- Astrid.
What are you doing?
- I brought you a flower.
Did you get your car yet?
- No, not yet.
- You need more
money, don't you?
- Oh no, no more money, Astrid.
Actually, I want to
talk to you about that.
Yesterday with the gloves--
- I need to give you more money.
- No, Astrid, Cindy and I do
not feel comfortable with that.
- Do you remember the
promise you made to me?
- Yes, but he's not here.
I'll be over tomorrow to
help you with the yard again.
A deal's a deal.
(Astrid laughs)
- Suit yourself, Michael.
- And no more funny glove
business, I mean it.
- [Cindy] I made you a plate.
- [Mike] Dinner so early?
- The kids are in their room.
Can you give them a bath?
(chips crunching)
- That Astrid, she was
outside hanging a flower.
- [Cindy] I thought
I heard something.
- Why is it so hot in here?
- [Cindy] I don't know.
- Is the air conditioning on?
- [Cindy] I don't know.
- Or did you turn it
off to save electricity,
I know it's hard, but--
- Mike I don't
know, I don't know.
I need to borrow the truck
to get lunch for the kids.
- It's after seven o'clock.
- We only have one car.
It's hard enough for
them to stay in the house
all day in this heat.
Do you want them to starve?
- What, are you blaming me?
- No!
(keys clatter)
- Hey, little man. (laughs)
Let's go get your brother.
And you guys can sleep in
mom and dad's room tonight.
(door knocking)
Hello, Astrid.
(fan whirs)
(crickets chirp)
- Michael, are you all right?
How are you?
- [Mike] Sleepy, what's up?
- Well, the other morning,
I ask you how you met Cindy.
- Yeah?
- You said you'd get back to me.
- (clears throat) Really?
- You promised.
How did you meet Cindy?
- Well, we met
after high school,
she was adopted here
from The Ukraine.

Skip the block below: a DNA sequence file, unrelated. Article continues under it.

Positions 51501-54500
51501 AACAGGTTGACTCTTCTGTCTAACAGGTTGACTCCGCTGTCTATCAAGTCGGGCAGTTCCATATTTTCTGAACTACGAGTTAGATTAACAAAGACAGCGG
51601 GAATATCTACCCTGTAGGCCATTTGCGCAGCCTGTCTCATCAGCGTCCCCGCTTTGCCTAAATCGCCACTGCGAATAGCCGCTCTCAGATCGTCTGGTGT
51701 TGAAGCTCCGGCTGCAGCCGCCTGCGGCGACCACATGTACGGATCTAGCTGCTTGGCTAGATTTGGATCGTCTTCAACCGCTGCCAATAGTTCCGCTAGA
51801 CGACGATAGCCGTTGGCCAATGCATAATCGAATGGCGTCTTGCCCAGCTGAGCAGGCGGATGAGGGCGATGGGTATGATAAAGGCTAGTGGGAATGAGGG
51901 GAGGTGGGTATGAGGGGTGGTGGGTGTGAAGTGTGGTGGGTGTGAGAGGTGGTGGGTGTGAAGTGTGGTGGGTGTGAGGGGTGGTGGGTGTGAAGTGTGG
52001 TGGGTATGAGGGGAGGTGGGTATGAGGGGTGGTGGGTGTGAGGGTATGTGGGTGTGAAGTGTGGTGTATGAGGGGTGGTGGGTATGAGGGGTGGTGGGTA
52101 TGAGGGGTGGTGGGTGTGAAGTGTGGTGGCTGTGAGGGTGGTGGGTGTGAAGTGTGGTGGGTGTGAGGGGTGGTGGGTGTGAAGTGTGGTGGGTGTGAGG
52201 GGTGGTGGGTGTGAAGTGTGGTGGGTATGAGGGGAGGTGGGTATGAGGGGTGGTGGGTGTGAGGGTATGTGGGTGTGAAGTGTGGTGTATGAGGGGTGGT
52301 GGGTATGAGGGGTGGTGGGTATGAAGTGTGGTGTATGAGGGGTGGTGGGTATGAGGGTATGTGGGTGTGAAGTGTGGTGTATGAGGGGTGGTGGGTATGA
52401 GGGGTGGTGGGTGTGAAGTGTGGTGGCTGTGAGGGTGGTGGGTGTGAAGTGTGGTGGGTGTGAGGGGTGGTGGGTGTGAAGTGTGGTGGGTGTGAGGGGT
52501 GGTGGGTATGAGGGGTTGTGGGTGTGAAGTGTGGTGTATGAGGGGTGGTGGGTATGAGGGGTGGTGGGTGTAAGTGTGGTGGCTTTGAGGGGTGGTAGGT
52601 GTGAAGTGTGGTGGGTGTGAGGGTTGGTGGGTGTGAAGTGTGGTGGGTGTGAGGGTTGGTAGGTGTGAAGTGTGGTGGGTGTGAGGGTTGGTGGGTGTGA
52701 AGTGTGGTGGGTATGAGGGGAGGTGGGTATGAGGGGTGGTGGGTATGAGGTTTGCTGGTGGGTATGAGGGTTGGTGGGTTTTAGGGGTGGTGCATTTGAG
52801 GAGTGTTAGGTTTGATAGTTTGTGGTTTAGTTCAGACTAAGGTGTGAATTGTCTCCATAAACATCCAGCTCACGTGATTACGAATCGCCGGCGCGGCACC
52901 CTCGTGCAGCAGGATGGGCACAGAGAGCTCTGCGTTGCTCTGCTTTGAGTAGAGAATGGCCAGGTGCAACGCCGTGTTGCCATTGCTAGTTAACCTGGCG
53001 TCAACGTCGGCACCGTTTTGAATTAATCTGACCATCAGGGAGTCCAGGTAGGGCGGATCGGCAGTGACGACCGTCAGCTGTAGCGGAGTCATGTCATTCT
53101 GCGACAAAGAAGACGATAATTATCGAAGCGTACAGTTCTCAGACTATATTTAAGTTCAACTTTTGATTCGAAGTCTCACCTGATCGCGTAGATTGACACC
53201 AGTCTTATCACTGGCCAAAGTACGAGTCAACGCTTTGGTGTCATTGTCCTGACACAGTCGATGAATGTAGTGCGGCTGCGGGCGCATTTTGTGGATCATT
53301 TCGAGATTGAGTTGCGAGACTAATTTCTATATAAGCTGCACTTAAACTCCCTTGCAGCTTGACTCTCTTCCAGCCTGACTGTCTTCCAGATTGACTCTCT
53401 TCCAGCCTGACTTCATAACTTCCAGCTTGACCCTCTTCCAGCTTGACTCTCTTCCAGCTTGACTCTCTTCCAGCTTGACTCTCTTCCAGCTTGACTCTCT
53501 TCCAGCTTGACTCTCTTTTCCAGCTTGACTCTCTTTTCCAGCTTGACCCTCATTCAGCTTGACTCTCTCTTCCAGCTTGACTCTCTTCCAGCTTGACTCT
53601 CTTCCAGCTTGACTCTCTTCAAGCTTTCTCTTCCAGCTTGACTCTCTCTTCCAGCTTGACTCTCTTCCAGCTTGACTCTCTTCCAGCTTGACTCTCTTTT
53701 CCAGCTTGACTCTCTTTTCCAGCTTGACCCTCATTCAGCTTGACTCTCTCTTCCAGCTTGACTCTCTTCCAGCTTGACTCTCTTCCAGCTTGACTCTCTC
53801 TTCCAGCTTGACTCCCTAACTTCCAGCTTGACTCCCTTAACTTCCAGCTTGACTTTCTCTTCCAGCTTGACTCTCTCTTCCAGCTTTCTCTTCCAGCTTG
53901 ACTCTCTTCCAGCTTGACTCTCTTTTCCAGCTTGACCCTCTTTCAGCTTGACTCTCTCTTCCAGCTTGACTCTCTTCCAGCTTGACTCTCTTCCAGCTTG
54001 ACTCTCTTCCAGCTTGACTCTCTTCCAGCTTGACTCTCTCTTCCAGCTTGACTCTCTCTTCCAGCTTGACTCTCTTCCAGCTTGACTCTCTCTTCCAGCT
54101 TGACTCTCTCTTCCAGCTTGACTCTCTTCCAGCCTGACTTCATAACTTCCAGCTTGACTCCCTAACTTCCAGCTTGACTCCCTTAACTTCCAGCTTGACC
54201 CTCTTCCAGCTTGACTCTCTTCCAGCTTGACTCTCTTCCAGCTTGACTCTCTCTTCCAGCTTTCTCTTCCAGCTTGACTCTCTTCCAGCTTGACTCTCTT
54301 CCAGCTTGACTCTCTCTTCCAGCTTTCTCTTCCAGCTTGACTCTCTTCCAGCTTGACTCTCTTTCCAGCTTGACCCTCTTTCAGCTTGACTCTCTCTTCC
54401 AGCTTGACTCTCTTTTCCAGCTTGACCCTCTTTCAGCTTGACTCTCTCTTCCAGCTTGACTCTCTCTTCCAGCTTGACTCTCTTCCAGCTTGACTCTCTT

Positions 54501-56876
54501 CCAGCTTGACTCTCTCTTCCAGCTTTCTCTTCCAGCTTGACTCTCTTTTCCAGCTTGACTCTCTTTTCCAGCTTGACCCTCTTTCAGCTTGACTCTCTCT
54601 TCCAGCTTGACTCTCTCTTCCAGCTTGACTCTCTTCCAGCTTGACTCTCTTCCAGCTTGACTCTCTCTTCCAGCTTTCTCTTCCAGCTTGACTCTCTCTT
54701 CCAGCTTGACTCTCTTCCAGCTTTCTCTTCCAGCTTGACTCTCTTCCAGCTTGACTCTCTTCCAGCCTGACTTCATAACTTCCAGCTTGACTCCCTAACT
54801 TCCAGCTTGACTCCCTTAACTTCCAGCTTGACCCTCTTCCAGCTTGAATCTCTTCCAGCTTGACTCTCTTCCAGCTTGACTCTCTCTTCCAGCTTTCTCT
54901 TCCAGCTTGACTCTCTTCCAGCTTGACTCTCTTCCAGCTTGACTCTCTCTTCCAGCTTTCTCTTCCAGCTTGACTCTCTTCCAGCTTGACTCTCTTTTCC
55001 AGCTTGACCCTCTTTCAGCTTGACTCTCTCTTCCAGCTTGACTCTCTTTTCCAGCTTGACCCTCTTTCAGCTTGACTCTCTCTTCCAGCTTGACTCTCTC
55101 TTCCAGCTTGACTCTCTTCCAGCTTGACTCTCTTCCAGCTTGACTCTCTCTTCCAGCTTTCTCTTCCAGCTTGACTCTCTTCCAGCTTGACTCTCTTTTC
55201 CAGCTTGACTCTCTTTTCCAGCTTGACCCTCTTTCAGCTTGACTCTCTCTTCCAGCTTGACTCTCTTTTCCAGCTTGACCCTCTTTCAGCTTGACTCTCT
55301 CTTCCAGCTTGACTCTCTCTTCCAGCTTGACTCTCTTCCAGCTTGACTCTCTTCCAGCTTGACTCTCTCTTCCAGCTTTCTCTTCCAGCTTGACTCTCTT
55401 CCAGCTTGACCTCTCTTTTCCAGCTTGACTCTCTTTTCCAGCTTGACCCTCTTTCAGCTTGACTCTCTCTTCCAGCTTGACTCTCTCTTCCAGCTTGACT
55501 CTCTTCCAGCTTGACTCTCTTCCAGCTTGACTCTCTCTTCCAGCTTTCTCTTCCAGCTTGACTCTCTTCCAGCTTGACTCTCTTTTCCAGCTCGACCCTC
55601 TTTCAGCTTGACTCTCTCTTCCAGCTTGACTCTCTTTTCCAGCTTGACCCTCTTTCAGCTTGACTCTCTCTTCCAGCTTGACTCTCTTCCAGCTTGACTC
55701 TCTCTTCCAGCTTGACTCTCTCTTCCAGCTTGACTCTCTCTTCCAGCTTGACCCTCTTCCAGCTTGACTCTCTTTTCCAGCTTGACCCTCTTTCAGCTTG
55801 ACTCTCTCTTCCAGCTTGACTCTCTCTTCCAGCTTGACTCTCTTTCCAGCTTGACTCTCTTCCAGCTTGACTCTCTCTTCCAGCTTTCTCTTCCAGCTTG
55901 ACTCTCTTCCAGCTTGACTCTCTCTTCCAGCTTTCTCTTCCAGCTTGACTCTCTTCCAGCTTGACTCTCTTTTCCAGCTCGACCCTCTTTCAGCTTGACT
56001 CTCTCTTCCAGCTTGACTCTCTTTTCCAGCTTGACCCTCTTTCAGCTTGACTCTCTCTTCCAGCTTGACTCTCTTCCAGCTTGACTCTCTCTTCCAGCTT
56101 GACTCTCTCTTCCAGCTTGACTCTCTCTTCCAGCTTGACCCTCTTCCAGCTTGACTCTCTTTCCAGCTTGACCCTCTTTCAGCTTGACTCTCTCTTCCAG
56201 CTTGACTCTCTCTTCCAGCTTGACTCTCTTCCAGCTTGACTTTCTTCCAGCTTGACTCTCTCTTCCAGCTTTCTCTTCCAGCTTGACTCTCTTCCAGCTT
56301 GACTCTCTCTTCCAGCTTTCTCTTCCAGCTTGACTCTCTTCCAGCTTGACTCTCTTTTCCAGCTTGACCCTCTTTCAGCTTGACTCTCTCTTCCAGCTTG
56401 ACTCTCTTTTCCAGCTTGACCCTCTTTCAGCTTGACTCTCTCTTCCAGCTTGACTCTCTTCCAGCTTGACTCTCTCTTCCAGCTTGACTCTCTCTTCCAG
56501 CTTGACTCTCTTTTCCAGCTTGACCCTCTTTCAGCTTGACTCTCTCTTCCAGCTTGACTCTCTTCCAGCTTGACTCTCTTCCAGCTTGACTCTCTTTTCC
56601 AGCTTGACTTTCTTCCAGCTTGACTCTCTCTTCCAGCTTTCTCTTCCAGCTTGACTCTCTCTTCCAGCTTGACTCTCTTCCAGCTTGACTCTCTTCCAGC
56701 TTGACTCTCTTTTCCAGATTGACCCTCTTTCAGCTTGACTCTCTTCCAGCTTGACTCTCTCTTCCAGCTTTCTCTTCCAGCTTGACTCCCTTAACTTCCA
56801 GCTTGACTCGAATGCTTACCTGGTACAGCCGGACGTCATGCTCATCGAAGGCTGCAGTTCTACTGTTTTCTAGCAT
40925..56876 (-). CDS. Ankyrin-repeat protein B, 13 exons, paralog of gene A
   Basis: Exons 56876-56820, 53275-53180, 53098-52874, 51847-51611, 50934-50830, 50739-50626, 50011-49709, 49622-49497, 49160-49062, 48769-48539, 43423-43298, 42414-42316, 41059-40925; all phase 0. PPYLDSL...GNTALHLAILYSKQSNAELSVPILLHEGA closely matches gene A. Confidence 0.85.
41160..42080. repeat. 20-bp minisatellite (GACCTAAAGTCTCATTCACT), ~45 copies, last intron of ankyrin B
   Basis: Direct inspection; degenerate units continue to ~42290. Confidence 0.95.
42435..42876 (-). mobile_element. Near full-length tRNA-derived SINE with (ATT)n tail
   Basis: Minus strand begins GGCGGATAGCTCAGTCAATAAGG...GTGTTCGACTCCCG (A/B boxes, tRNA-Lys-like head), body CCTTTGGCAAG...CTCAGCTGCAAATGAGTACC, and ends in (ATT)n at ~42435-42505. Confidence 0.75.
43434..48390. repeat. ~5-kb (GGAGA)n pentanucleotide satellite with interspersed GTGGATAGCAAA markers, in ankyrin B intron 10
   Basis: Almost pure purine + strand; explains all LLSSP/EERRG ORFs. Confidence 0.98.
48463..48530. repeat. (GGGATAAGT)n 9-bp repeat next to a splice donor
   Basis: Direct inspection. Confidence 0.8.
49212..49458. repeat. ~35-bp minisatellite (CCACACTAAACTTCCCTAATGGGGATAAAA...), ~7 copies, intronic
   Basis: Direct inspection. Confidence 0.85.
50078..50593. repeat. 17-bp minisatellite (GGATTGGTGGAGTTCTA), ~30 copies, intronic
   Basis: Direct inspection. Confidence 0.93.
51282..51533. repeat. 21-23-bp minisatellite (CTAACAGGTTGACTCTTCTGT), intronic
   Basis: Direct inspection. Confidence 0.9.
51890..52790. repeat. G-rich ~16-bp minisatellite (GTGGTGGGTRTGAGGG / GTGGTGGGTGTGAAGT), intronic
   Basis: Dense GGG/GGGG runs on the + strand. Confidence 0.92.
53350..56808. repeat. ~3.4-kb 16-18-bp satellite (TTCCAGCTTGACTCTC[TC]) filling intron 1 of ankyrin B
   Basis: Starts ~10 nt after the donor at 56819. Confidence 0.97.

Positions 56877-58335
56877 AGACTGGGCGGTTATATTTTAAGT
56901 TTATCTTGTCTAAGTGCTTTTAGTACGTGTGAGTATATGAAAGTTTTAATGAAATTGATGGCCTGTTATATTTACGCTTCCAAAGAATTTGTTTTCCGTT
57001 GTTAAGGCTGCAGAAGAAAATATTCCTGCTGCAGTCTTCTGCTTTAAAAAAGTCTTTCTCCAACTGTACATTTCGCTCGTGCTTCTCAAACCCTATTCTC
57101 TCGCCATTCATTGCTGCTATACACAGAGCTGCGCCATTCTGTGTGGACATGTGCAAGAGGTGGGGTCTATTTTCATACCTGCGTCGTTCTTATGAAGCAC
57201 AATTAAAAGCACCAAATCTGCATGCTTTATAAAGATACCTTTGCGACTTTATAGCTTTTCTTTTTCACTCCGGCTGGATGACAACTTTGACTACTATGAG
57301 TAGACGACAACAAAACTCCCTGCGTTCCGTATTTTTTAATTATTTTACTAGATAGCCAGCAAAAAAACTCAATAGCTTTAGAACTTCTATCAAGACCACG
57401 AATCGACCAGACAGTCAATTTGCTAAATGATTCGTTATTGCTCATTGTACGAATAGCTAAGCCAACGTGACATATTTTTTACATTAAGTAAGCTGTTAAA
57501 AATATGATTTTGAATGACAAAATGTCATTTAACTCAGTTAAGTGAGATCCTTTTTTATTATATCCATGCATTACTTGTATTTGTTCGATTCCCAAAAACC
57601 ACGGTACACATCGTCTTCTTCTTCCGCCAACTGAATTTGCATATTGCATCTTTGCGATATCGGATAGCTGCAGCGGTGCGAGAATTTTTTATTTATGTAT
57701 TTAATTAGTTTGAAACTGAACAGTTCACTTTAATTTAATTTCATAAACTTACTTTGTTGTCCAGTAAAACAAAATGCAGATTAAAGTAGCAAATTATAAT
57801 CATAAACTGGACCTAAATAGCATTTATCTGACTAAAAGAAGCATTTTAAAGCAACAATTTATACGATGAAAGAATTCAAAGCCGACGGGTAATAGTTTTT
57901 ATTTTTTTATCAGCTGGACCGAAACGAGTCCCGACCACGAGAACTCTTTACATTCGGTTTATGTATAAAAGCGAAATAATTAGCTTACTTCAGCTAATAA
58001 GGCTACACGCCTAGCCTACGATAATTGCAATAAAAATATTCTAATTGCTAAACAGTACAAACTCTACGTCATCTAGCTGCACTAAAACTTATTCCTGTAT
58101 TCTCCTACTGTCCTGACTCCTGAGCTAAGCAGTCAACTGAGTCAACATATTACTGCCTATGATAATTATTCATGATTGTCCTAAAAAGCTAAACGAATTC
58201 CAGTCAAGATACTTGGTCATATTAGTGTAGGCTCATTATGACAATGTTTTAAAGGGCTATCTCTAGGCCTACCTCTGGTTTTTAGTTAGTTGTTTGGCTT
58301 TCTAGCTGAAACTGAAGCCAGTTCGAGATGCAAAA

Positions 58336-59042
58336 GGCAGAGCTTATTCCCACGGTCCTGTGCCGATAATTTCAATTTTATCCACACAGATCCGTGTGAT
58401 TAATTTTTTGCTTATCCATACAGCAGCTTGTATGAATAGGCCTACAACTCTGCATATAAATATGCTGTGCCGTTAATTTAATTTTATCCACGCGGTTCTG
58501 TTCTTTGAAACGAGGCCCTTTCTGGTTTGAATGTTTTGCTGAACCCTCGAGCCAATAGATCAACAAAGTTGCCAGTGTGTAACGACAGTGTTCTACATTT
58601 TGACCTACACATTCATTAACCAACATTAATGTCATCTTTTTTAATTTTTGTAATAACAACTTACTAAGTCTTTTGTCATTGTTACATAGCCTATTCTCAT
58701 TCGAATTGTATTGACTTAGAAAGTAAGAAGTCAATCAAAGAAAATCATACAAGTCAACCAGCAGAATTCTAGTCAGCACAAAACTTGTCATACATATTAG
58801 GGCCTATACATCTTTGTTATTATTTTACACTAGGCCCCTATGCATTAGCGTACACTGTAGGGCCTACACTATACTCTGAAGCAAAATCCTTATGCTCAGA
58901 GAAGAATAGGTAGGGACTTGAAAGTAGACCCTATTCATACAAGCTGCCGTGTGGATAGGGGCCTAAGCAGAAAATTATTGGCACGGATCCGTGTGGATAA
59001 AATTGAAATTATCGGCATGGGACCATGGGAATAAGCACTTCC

My best friend and I were at
the big fair here in town,
and we saw two girls
approaching us,
and he started flirting
with both of them.
And one of them caught my eye,
and the more he kept flirting,
the more I got jealous,
which was crazy, because
I don't even know her,
so how could I be jealous?
But there was
something about her
that I knew that I would
be the only one she'd want.
Not my best friend, no.
And I wouldn't let her escape
without her phone number.
All night I couldn't
stop thinking
about how soon it would be
till I got to talk to her,
and the next day, we talked
for three hours on the phone,
and I haven't stopped
listening to her since.
And believe me, she
doesn't stop talking.
And it wasn't long after that
until we had wedding plans,
and a chance encounter
for a happy family.
- I'm sure she's
still very happy.
- I don't know.
- Oh, Michael.
I am always charmed by
how two perfect strangers
can suddenly mean the
whole world to one another.
Appreciate that fact and the
joy that it has brought to you.
- You left this.
(midtempo instrumental music)
(playful instrumental music)
(bell dings)
- I need to use
the world wide web.
- Excuse me?
- I need to do some research.
Do you have the internet here?
- Yes ma'am, we have computers
over in the loft area
that you can use.
- Thank you.
- Yeah.
(door thuds)
(keys clicking)
- Miss?
Could you offer to help me?
- Sure.
(uptempo electronic music)
- (gasps) Oh my.
I need to use this
world wide web.
(keys clicking)
- There you go.
- What do I do now?
- Type in what
you're looking for?
What exactly is it
you're lucking for
in this world wide web?
- Buying a girl for $24.
- I'm sorry?
- Oh, no not.
I need to know more
about organizations
that help and support people
who are being bought and sold.
- Human trafficking?
- Yes.
That is the proper wording.
(keys clicking)
- More specifically, what
are you looking for, ma'am?
- My name is Astrid Nicosia.
- Nice to meet you.
- What is your name?
- Heather, Heather Reams.
- What do you do, Miss Reams?
- I go to college.
- What are you studying?
- Journalism.
- Why are you not
in college now?
This looks more
like your office.
- Well, I'm not, I didn't
enroll this semester.
Just taking some
time off, you know?
- I do know.
- Can I ask you a question?
- Mm.
- Why are you looking
up human trafficking?
Like, what is it
you want to know?
It's a very ugly and rampant
business around the world.
- What do you know about it?
- Last semester,
I wrote this paper
on the trafficking of minors
in countries like
Thailand and India.
It was awful.